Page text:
On Keepsake, Hatchie demonstrates a mastery of dream pop - WXPN | Vinyl At Heart
Keepsake cover art | courtesy of the artist

“If it ain’t broke don’t fix it.” This is the philosophy Hatchie has embraced on her debut album, Keepsake, out now via Double Double Whammy. The Australian artist, real name Harriette Pilbeam, pulls from Cocteau Twins, New Order, and Sky Ferreira to craft a 2019 dream pop treatise. The album rarely strays from genre norms, making it easily accessible and as addicting as Heaven or Las Vegas. Throughout the album, she proudly wears her influences and heart on her sleeve. The opening track “Not That Kind” begins with vicious drums and then morphs into a syrupy indie pop jam. It sets the stage for the rest of the album, introducing both Pilbeam’s remarkable voice and songwriting patterns.

The album’s first single, “Without a Blush”, is a jangly and punchy pop tune. It pulls listeners further into Hatchie’s hazy sonic world. “Unwanted Guest” is another jolt of energy that pops up at the album’s halfway point. These tracks mirror last year’s Sugar & Spice EP, but also show Hatchie sounding even more confident. The woozy, guitar-heavy outro on “Guest” makes a bold statement without words. Pilbeam’s lyrics are piercing throughout the record, so when she chooses to be silent, she is still saying something. Her silence represents an acceptance of vulnerability and letting others figure you out a bit. What is a debut album if not an opportunity for people to try to understand who you are, or want to be?

Tracks like “Her Own Heart” and “Obsessed” see Pilbeam diving headfirst into a formula. The songs both build dramatically and eventually explode into expansive, dream pop landscapes. By the album’s seventh song, “Kiss The Stars”, this pattern starts to get a little stale. Pilbeamunderstands that these sonics explosions succeed in washing over listeners and immersing them in her emotional world. Listening to the album can often feel like soundtracking the movie in your head. Pilbeam’s delivery is such that, even when drenched in reverb, it reflects the emotional weight of her lyrics. The drama of the lyrics and production, even when it feels too purposeful and patterned, makes Keepsake an album that you’ll both get lost in and never want to leave.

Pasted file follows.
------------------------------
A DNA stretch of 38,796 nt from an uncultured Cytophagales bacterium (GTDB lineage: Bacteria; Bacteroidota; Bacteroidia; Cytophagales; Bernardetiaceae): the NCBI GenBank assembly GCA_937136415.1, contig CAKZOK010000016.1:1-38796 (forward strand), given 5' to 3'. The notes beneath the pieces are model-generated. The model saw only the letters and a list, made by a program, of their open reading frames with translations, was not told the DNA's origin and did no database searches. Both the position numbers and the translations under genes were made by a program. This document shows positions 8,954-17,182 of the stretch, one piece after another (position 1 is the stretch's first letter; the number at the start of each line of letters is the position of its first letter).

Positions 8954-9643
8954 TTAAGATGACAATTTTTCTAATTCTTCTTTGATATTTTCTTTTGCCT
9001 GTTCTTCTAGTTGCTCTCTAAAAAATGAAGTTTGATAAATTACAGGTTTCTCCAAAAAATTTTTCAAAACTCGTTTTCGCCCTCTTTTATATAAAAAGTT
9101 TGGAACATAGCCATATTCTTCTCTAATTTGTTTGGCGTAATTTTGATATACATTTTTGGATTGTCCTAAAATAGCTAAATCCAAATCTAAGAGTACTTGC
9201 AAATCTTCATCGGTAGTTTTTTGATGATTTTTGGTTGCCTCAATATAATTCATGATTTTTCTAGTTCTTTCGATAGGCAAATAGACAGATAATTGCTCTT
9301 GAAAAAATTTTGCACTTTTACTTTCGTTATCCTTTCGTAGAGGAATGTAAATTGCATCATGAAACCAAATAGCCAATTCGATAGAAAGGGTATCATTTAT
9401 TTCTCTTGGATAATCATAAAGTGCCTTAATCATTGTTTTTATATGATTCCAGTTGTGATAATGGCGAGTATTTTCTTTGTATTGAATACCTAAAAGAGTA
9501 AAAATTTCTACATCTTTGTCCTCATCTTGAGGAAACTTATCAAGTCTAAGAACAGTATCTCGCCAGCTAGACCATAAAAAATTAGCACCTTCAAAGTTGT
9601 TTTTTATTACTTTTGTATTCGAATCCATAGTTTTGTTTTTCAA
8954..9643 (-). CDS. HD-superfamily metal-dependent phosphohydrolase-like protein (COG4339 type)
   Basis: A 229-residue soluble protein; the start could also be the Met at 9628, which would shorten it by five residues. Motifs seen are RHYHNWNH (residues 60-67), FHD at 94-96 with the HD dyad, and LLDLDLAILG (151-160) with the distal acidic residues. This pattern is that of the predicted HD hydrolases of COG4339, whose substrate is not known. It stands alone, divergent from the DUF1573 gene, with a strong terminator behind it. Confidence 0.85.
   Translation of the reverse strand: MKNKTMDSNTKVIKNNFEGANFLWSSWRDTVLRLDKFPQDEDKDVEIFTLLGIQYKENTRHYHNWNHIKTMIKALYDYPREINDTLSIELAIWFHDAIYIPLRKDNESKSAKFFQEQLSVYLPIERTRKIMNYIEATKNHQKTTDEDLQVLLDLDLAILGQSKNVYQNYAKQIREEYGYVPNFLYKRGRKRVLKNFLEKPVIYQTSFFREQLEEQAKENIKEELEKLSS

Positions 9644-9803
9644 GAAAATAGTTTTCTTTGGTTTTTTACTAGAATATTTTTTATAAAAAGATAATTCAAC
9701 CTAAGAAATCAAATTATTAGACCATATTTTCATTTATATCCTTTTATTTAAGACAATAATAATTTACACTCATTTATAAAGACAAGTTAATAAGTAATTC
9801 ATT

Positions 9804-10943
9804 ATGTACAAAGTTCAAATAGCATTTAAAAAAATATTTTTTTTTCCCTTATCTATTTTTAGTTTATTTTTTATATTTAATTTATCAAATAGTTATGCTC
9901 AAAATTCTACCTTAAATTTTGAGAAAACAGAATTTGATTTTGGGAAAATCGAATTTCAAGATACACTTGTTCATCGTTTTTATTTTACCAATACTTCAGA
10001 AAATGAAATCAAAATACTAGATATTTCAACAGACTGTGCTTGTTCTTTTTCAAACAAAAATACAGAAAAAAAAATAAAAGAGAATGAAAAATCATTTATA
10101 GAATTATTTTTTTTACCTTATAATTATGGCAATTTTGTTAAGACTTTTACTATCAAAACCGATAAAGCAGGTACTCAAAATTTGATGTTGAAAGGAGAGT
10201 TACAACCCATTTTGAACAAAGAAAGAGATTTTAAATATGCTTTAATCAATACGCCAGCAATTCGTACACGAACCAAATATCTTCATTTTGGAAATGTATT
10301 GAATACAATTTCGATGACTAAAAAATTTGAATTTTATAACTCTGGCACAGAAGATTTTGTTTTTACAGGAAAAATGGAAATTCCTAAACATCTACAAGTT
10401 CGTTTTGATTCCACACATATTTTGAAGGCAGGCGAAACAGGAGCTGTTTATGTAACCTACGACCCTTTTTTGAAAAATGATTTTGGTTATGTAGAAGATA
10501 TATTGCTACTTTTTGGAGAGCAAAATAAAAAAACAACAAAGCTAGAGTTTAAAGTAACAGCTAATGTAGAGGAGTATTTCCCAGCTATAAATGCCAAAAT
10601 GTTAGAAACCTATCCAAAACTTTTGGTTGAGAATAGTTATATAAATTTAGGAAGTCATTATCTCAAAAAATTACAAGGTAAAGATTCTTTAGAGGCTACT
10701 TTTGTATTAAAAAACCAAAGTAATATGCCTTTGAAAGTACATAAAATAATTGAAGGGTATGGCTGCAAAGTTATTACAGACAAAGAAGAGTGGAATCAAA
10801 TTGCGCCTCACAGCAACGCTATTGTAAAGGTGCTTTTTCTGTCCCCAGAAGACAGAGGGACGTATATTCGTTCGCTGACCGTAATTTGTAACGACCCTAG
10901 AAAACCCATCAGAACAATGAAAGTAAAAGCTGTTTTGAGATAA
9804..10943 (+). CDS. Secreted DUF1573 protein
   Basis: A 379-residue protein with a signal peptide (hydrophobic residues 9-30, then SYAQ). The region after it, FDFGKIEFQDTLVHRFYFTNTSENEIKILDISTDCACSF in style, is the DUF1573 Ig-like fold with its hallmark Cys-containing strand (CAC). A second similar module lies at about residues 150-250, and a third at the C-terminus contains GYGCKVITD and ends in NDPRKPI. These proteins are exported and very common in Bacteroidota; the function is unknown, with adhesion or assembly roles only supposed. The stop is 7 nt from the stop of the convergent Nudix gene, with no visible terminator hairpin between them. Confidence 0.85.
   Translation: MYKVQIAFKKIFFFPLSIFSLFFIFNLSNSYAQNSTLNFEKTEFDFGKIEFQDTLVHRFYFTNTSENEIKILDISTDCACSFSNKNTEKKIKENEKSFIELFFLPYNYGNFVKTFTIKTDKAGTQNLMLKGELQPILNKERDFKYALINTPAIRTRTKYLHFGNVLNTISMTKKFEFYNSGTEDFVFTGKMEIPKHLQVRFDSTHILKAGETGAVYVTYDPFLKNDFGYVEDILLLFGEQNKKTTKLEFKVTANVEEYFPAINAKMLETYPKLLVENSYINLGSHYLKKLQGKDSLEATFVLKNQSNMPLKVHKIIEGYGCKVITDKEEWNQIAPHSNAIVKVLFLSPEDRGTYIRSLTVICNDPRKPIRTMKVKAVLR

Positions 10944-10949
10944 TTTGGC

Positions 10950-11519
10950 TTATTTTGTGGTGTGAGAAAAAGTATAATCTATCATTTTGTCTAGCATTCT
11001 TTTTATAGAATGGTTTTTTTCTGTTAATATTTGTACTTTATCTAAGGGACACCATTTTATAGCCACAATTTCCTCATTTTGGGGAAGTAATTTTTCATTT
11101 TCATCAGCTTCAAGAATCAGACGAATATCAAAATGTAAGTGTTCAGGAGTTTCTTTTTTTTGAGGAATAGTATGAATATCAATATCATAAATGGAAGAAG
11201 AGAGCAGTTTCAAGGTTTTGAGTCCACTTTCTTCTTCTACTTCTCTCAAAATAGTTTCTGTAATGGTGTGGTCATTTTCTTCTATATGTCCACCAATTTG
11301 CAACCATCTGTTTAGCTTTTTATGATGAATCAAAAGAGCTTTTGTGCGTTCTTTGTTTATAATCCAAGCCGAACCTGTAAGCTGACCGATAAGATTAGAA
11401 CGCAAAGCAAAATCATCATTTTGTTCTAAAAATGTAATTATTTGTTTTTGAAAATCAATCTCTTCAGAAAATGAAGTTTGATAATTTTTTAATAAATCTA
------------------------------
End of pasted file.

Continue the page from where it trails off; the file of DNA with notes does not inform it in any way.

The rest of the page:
The best example of Hatchie’s intoxicating dream pop is a late album cut, “Stay With Me”. The vocals are crispest and clearest they are on the album and the production is the most synthetic. The pulsing and twinkling synths create an icy, yet refreshing atmosphere. When paired with the agony of the lyrics and Pilbeam’s vocals make the song an album, if not a career highlight.

“Secrets” and closing track “Keep” switch up the formula. The former is a twinkly and slow-burning song that induces a feeling of floating. It is bright and hazy, not unlike the album’s artwork. Instead of building towards the end, “Keep” is bombastic until its final minute. The song and the album dissolve into a sparkling conclusion. In switching things up at the very end Pilbeam hints that she still has some tricks up her sleeve. Until she reveals what exactly she’s hiding, Keepsake will be on heavy rotation, and rightfully so.

Hatchie will be playing a free show at World Cafe Live as part of Spotlight Artist Series on Friday, September 6th. Find more information on the XPN concert calendar.

Keepsake is out now via Double Double Whammy. Listen below.

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